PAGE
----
The Dangerous Power of Microagression

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The term racial microaggressions was first proposed by psychiatrist Chester M. Pierce, MD, in the 1970s, but psychologists have significantly nuanced and defined the concept in recent years. 

Let’s perhaps start this discussion with an example:

A judge and two attorneys are conducting voir dire in a local courthouse. As the jury pool is being questioned and summarily dismissed for various reasons, the defense attorney asks a young Asian American woman of Korean descent a series of questions. After the second question the judge who appears to have a hard time hearing the woman responds, “Miss, can you please speak up, I cannot hear your answers clearly” the woman responds “Yes your honor, I am sorry” then the judge responds “Oh, no need to apologize, you speak English very well you are very articulate”

Was this woman being overly sensitive by being offended at this comment, or was the judge being subtly racist?

Micoraggressions can be defined as everyday insults, indignities and demeaning messages sent to people of color by well-intentioned white people who are unaware of the hidden messages being sent. Basically acting with bias without knowing it. It is an unnerving concept for people who have a self-image of being good, moral, decent human beings to realize that maybe at an unconscious level they have biased thoughts, attitudes and feelings that are frankly racist.

The psychological study of microaggressions looks at the impact of these subtle racial expressions from the perspective of the people being victimized, so it adds to our understanding of bias in the psychology arena. In a qualitative study in the June Professional Psychology: Research and Practice (Vol. 39, No. 3), a researcher conducted focus groups with 13 African-Americans who discussed their perceptions of, reactions to, and interpretations of microaggressions. Some narrative comments that came out of the study included:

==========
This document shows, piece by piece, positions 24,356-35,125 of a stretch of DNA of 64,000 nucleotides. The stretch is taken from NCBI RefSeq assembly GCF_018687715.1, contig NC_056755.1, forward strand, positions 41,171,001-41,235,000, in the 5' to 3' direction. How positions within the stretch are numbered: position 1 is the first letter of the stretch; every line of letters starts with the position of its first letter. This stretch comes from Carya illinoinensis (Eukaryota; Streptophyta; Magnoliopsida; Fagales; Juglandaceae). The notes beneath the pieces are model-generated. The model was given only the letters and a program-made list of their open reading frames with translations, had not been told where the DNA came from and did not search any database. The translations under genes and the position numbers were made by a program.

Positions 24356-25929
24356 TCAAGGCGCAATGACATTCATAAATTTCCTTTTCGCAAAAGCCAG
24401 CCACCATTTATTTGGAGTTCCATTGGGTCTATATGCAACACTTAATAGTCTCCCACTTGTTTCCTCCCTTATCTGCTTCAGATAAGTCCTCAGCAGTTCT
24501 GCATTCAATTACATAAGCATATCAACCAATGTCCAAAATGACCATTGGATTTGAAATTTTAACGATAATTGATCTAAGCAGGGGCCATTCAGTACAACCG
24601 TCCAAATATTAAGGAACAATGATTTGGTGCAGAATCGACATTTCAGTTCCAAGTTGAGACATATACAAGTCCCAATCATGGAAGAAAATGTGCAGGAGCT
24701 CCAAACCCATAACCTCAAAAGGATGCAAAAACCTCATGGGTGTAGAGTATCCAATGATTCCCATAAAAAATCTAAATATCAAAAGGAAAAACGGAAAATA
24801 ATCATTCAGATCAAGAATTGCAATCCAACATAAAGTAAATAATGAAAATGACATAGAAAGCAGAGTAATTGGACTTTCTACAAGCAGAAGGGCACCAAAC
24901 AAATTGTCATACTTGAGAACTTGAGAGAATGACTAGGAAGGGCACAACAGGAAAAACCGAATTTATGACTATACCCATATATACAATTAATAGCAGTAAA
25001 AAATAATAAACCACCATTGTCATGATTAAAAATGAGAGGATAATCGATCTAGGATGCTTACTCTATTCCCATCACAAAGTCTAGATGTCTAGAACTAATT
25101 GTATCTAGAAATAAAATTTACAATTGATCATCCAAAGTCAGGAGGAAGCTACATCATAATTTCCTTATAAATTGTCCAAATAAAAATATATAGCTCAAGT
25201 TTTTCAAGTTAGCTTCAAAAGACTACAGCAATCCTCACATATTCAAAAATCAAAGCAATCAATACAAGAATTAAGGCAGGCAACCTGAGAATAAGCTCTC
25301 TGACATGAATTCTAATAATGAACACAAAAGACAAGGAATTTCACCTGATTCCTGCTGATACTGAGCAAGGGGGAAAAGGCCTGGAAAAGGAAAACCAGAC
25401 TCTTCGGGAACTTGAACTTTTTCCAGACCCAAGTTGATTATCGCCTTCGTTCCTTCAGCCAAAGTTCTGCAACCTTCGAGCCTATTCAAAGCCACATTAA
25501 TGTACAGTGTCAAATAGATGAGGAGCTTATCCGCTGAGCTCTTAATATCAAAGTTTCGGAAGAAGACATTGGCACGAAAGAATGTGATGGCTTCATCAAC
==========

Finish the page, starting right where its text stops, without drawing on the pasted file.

1. “A feeling of being watched suspiciously in stores as if they were about to steal something”

2. “Reporting anticipating the impact of their race by acting preemptively: One man noted how he deliberately relaxes his body while in close quarters with white women so he doesn’t frighten them.”

3. “Others cited the pressure to represent their group in a positive way. One woman said she was constantly vigilant about her work performance because she was worried that any slip-up would negatively affect every black person who came after her.”

While many believe this term is blowing the racial issue out of proportion, psychologists and studies show there are long reaching harmful effects on those who experience them, even once. They are like an invisible form of discrimination and therefore harder to call out or be challenged. I look forward to more studies on this topic and do believe it is the new and very dangerous form of “racism” in our country.

 

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